Australia's cricketers last night became the first to break rank and withdraw from next month's Champions Trophy in Pakistan. The players of England, New Zealand and South Africa have also expressed severe reservations about visiting the volatile country, and are expected to follow the lead set by Ricky Ponting's team before the end of the week.
In the last week Haroon Lorgat, the chief executive of the International Cricket Council, along with representatives of Nicholls Steyn and Associates, the Champions Trophy independent security advisor team, have travelled around the world briefing players and officials from England, Australia, New Zealand and South Africa on the security arrangements that have been put in place for the tournament. The aim of the group was to alleviate the fears of players and officials from these countries, convincing them it was safe to participate in the tournament.
The briefings, however, do not appear to have made any impression and the decision of Pakistan's president, Pervez Musharraf, to stand down after eight-and-a-half years in charge can hardly be seen as a move that would decrease the chances of bombs going off in the country. It seems the tournament will have to be moved to Sri Lanka for the eight competing countries to confirm their participation.
Paul Marsh, the head of the Australian Cricketers Association, said that the danger posed by suicide bombers could not be eased, even with beefed-up security. "Our position is that we can't recommend the players tour Pakistan for the Champions Trophy," said Marsh. "Obviously, we put a position forward a few weeks ago [to the ICC] to that effect but we said we would keep an open mind with the taskforce, which we did. We heard them speak on Friday. Now we have had a chance to digest it, our position hasn't changed."
New Zealand's player's union representative Heath Mills expressed similar reservations last week and it would be a major surprise if New Zealand failed to follow Australia's example.
No player in the England team would have a better idea of what it is like in Pakistan than Owais Shah. Shah was born in Karachi in 1978 and lived in the city for the early years of his life. When asked if it was his impression that the four concerned countries – Australia, England, New Zealand and South Africa – would stick together Shah said: "I think so, I hope so. Obviously we all have concerns about going. Yes, I have a Pakistani background, I have a lot of family in Pakistan, so I do know what Karachi can be like having grown up there. We are all waiting for a decision to be made by the England and Wales Cricket Board, and we will see what happens."
Shah will be hoping the tournament takes place somewhere in the world because it offers him the ideal stage on which to show the world his talent when batting in the position normally occupied by the team's leading player. Number three is the spot filled by Ricky Ponting, Brian Lara and Sir Vivian Richards when they were at their best, and Shah has been given the opportunity to try and follow in their footsteps.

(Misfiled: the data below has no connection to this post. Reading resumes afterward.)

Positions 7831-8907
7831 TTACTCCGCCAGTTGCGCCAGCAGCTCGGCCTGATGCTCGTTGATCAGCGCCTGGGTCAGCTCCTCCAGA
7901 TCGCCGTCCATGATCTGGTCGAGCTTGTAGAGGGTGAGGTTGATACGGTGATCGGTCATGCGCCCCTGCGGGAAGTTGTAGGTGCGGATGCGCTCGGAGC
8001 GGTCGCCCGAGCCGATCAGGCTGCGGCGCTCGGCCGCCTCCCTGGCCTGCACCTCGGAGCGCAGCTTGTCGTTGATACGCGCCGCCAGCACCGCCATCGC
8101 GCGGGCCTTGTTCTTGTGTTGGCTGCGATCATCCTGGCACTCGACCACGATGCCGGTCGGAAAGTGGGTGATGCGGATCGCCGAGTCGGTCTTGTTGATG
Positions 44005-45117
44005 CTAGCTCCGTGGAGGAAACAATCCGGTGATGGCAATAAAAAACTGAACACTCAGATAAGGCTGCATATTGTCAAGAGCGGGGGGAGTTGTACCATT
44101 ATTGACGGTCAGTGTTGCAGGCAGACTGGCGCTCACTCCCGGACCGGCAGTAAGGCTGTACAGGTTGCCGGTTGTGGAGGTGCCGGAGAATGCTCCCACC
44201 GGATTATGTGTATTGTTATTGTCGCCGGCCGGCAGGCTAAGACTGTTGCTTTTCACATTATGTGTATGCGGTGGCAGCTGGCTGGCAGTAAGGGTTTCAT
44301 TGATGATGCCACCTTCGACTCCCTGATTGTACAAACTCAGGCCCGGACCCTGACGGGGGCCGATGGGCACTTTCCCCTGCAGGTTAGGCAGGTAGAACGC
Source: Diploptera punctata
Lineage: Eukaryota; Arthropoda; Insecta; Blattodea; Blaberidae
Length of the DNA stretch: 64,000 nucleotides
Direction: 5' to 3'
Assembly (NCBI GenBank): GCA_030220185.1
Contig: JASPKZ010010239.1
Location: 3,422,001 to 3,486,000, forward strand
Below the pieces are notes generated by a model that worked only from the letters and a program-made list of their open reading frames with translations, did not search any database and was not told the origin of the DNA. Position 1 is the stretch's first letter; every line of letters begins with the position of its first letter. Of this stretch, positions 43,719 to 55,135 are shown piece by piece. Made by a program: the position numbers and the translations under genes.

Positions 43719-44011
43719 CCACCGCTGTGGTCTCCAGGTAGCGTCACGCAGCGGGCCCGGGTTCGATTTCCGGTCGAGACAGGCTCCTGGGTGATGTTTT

The abandonment of this evening's Twenty20 international against South Africa in Durham means that Shah and the rest of the England team will now have to wait until Friday to push for possible Champions Trophy selection. The saturated outfield also deprived the players of a final chance to impress in Twenty20 cricket before England select a squad to take on Sir Allen Stanford's all-star XI in a multi-million dollar game in Antigua on 1 November.
Shah was not a member of England's one-day team 14 months ago but impressive performances since have led to him becoming an integral member of the side. The 29-year-old scored a maiden one-day hundred against India at The Oval in 2007, but he realises he still has some way to go before being recognised as the best batsman in the England team.
"I don't think I am the best batsman in the team, I think that may be occupied by number four [Kevin Pietersen]," said a smirking Shah. "But it is something I would like to strive for. To outdo a batsman like Kevin Pietersen would be a huge challenge. He has set the standards and I would like to match them, and – who knows? – one day I might be the best batsman in the team.
"When you play in any team you want to move up the order, so that you get a better chance of a hundred. Twelve months ago I was just desperate to play for England and the number five or six positions were the ones that were up for grabs, and I was quite happy to try and make that my own. But the number three position is the one I have always had for Middlesex. I have batted there for eight or nine years now and I feel I can do a really good job."